What you want your VIRMP letters of recommendation to say about you
The VIRMP letters of recommendation are standardized. This means that every candidate will have the same letter template, with the last portion allowing your references to write additional comments. This is shown on one of the training videos on the VIRMP website. Make sure to carefully watch the video so that you’re familiar with the categories that your references are going to be asked to evaluate about the applicants.
As the VIRMP website states, the absence of comments is generally viewed as a negative. I’d say that if one or more of your letters have no comments or very short comments, your application is very unlikely to be successful! It is rare for the comment section to be empty, but I’ve seen a fair number of letters that simply have one or two sentences saying things like: “[Applicant’s name] did well during my [insert specialty] rotation and I’m sure will be a good intern/resident”.
Realistically, the comment section of the letter is the most crucial section. It must present you as an exceptional candidate!
Faculty in academia and clinicians in private practices write letters every year for many applicants. They’ve worked and trained hundreds or thousands of students, interns, and residents. Therefore, they know exactly what to look for. You’ll be at a disadvantage if you are clueless on how your performance is being evaluated for Match purposes!
Here’s what you want in your letter:
- A brief description of how long you have been acquainted and in what position (research assistant previous years, senior clinical rotations, etc)
- Your strengths
- Areas of improvement should also be mentioned – if there’s no mention of any of these, one might think why is there no mention of them since everyone can always improve something about themselves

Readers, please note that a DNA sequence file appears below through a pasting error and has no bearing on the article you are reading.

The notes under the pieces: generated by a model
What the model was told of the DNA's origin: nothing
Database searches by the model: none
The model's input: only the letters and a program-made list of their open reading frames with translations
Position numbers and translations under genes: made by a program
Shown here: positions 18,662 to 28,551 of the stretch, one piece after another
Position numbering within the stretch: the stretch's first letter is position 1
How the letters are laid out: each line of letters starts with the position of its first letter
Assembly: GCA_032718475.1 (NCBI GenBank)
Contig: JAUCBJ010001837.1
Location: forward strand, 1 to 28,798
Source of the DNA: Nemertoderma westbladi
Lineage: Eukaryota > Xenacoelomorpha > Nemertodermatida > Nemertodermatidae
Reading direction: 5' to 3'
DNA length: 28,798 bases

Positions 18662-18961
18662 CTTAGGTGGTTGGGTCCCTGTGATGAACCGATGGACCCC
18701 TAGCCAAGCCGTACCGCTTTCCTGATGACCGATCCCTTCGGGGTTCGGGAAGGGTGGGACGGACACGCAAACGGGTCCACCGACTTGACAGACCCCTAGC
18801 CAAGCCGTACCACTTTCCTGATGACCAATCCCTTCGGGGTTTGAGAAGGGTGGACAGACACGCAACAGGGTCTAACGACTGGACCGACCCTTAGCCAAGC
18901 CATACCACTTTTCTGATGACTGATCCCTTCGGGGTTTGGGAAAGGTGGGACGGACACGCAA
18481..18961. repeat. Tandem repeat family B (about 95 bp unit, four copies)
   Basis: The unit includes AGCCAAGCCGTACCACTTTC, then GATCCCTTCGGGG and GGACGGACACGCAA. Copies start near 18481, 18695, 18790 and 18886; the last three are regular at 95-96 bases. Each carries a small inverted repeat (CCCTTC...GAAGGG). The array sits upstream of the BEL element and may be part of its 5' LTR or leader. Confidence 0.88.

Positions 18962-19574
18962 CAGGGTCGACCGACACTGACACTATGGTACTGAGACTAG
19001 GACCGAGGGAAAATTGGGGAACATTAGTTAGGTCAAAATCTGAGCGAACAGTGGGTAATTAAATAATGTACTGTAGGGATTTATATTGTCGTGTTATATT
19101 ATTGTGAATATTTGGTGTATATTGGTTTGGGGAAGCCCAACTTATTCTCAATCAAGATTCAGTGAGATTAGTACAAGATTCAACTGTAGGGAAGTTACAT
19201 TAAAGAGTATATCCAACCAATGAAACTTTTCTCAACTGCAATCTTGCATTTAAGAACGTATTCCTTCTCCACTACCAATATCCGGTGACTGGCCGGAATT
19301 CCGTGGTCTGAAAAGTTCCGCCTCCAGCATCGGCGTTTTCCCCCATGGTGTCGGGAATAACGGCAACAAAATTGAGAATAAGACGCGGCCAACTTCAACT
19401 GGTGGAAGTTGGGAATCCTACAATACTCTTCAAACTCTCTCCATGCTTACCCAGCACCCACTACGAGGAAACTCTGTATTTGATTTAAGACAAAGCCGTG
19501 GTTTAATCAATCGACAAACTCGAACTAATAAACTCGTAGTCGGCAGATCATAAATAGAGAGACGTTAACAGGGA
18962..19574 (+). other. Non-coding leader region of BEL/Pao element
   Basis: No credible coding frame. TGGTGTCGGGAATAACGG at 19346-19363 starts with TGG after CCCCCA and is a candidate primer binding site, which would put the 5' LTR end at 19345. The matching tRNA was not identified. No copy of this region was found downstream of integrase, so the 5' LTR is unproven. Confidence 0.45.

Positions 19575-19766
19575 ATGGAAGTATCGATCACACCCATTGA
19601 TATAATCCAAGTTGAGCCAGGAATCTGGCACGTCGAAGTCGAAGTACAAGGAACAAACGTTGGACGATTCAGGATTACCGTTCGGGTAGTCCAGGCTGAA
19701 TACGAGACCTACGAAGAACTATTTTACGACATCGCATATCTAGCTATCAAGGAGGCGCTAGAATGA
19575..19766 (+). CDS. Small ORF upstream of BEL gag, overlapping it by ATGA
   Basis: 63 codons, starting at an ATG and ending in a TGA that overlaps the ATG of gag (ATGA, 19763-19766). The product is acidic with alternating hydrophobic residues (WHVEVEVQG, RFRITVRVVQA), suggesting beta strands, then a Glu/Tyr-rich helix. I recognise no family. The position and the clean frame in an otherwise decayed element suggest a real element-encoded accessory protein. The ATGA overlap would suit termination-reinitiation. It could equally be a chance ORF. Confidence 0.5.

- Something saying they highly recommend you and would take you for a position as well
- Offering to be contacted if there are any questions regarding your application
These are just examples of comments that will help an internship or residency selection committee make a decision in your favor (ie. rank you higher). You are facing tough competition for these positions and having strong letters of reference is mandatory to improve your chances!
How many letters should I get?
Another question I’m asked frequently is how many letters are necessary for an application. The short answer is you need 3 solid letters in support of your application. A fourth letter is only helpful if it will also be a strong letter or offers slightly different information to the committees. For example, when I applied for an internal medicine residency for the second time (yep, didn’t match the first time around), my letters were from two internists, one surgeon, and one anesthesiologist (which was the 4th letter).
While this letter didn’t really say much about my clinical skills (since I didn’t directly work under her supervision on the clinic floor), it heavily assessed my personal skills, teamwork, and interaction with the anesthesia service while on other rotations. I knew it would be a strong 4th letter because they had offered me an anesthesia residency position the prior year. I politely declined as internal medicine was a much better fit for me.
Now, did that letter make a huge difference? I’m sure it did! – in conjunction with the other three, it offered even more information about me and an additional perspective to the residency committee members to review/be aware of.
Bottom line: don’t get a 4th letter just because you think 4 are better than 3. It can hurt your application if it’s not of the same quality as the others or offers something in addition to them!
If you haven’t seen part 1, click here!
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